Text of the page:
- The Washington Times - Monday, March 5, 2018


Ahh, the beauty of a democratic-republic where laws outlast whim and the three separate branches of government serve as checks and balances upon each other.

It’s because of this Founding Father genius that gun control measures aimed at stopping law-abiding Americans from exercising their Second Amendment rights aren’t going anywhere in Congress right now.

Speaker Paul D. Ryan, for example, wants his House colleagues to talk about the mistakes made by law enforcement in Parkland, Florida — beginning with the one where police hid outside the school while the shooter shot and killed kids inside — before considering gun control bills. And Senate Majority Leader Mitch McConnell has refused to shift around the schedule to accommodate gun control legislation.

Others in Congress have suggested it’s time to move on, as well.

For instance, on a proposal from Democrat Sen. Joe Manchin and Republican Sen. Pat Toomey to background checks for would-be gun buyers at shows and online, Sen. John Thune said this, The Hill noted: “We have voted that down before so I don’t know why we would need to have that vote again unless something’s changed.”

Sens. Dianne Feinstein and Bill Nelson are trying to ramrod through a so-called “assault weapons” ban that names more than 200 different firearms. But it’s not going to go anywhere. Then again, it’s really not meant to go anywhere. Feinstein and Nelson are playing the political game, bringing up a bill they know dang well doesn’t have a chance at moving forward — but now they can tell their highly leftist constituencies they gave it the old college try. Feinstein’s base is loony Californians; Nelson’s, Florida, where 17 students and staffers just died in the Margory Stoneman Douglas shootings.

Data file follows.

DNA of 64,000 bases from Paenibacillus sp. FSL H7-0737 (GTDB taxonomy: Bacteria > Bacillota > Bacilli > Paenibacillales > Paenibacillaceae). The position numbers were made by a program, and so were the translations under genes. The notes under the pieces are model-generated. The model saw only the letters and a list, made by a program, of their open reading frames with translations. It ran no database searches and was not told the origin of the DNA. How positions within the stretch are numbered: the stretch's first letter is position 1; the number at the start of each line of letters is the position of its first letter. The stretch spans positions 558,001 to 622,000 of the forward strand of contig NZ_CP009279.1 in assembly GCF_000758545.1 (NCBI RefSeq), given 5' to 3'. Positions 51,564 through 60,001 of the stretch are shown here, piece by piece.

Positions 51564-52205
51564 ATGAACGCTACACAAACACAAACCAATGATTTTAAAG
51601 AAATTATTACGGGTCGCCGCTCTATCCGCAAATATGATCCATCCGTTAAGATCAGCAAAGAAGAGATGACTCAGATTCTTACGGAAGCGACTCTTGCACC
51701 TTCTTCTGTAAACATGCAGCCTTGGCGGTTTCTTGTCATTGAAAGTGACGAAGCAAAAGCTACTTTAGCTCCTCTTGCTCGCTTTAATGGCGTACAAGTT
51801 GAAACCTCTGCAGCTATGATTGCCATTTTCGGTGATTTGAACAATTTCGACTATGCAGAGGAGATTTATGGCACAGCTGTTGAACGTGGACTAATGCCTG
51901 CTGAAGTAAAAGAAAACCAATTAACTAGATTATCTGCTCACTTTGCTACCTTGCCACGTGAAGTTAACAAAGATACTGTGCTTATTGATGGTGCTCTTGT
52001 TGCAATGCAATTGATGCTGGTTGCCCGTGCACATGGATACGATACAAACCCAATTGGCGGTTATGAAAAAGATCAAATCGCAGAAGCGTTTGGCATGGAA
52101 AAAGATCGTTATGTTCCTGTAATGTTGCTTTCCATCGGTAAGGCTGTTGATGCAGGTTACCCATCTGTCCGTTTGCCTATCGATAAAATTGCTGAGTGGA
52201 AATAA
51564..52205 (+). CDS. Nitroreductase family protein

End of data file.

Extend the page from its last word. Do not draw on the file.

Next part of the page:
Nelson’s been making the rounds of Florida voters these past few days, telling an audience in Tampa he wants more bans and background checks, another audience from his Senate floor the school “tragedy should never happen again” and that Republicans need to enact “common sense gun legislation.”

But cooler heads are prevailing.

Again, from The Hill: “Even a narrower bipartisan proposal backed by Senate Republican Whip John Cornyn and Democratic Sen. Chris Murphy to incentivize local and federal officials to report more information to the National Instant Criminal Background Check System is drawing strong Republican opposition.”


Consider this: Once a name’s entered onto the list, how does one go about getting it removed? Or, what exactly is the criteria for adding a name to the list — and more to point, who determines?

Lists that become the government’s backdoor means of exerting gun control on citizens who’ve not been stripped of their Second Amendment rights by a court are decidedly anti-American, unconstitutional and immoral. Can you say airport no-fly lists? Sen. Ted Kennedy, now deceased, told the Senate Judiciary Committee in 2004 that he had been stopped several times at various airports and subjected to questioning because his name had become a popular pseudonym for terror suspects.

Just saying’ — if the government’s in charge of the list-making, the people have a right to be wary.

Likely, Congress is going to face concerted pressure from the left, the press and more specifically, from the post-Parkland youth who’ve been given training and support from the likes of Planned Parenthood and George Clooney in the intricacies of media messaging. But thankfully, America’s founders worked it so that our nation’s laws, the ones enshrined in the Constitution, anyway, can’t simply be crumbled and replaced with a swift snap of voter fingers.

The safety mechanism of our government is that emotionally charged debates can’t cause overnight constitutional crises — and for that, all Americans should be grateful.

Cheryl Chumley can be reached at [email protected] or on Twitter, @ckchumley.

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